In this CNET article by Declan McCulagh, he reports that the DoJ is planning to request mandatory data retention by Internet providers. Their argument is that the lack of data retention is interfering with law enforcement’s ability to investigate cases. This implies some kind of shift in the balance of privacy vs. access. No such shift has taken place.
I think that they are more frustrated by the fact that a huge potential gold mine of information is out there to which they don’t have access. Prior to the various modern technological revolutions people used pay phones, sent letters, and paid cash for toll roads.
Now they use Twitter, SMS, Facebook, Email, cell phones, electronic toll payment etc. There is way more information available to law enforcement now than before. The fact that this data retention is only on the Internet may make people feel better, but one would certainly learn more about me from my Internet activities than from following me around physically.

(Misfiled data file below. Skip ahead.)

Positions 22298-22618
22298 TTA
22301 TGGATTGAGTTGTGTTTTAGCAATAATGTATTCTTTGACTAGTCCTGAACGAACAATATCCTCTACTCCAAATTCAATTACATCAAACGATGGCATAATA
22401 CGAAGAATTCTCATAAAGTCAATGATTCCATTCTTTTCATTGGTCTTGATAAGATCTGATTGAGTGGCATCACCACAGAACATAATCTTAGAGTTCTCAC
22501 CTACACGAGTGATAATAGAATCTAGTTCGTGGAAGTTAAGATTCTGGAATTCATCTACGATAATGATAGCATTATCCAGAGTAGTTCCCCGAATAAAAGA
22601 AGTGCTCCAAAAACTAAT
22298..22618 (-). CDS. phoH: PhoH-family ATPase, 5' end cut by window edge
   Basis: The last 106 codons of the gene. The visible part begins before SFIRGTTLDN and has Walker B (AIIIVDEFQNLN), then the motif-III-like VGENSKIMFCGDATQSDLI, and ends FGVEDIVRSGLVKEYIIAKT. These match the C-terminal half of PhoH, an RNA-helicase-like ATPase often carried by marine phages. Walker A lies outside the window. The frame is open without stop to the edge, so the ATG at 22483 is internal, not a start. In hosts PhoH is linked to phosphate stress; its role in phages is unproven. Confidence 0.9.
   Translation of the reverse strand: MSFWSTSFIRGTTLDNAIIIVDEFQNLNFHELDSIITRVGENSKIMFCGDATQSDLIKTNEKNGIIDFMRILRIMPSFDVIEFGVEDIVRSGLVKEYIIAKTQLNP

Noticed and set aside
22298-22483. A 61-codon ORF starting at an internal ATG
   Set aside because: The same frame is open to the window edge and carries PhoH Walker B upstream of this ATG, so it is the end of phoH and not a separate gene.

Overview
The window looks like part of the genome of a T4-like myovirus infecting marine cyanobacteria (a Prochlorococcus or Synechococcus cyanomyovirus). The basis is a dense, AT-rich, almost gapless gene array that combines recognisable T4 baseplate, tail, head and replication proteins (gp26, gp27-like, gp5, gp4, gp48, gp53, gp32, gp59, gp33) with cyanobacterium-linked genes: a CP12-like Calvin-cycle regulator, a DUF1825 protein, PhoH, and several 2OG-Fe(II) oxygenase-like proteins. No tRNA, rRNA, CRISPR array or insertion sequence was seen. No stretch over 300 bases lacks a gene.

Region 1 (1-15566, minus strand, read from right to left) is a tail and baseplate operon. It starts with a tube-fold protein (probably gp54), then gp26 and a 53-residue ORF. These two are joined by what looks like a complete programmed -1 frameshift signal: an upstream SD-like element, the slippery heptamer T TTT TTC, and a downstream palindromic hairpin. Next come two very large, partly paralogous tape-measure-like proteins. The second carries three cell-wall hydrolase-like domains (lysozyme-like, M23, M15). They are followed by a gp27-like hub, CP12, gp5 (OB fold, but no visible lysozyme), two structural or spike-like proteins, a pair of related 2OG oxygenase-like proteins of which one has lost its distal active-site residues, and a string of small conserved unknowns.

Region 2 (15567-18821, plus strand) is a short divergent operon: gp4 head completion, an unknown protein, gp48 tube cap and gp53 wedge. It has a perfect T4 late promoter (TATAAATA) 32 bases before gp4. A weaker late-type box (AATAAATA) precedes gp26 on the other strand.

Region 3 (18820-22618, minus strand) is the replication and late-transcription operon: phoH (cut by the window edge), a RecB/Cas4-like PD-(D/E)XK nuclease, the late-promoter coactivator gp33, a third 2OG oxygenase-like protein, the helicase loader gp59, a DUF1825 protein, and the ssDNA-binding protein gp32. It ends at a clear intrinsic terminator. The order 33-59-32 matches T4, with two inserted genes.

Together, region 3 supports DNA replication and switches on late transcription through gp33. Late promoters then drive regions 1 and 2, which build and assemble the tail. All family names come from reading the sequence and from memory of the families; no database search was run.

Lets look at what is being asked for with a real world analogy. This is like saying that the US Postal Service should photograph and database the address, and return address, on every letter which goes through the system. Physically is it like saying the cell phone company should record and retain my GPS location at all times. Either of those would actually be much less intrusive than monitoring how I use the Internet at all times.
Lets not get in to the cost of maintaining these records or the issues with leaks or hackers. Consider the Chinese attacks on dissident Google accounts. This plan would ensure that such information was much more widely maintained.
At this point it appears to be a only a request. I am curious to see how this evolves over the congressional term.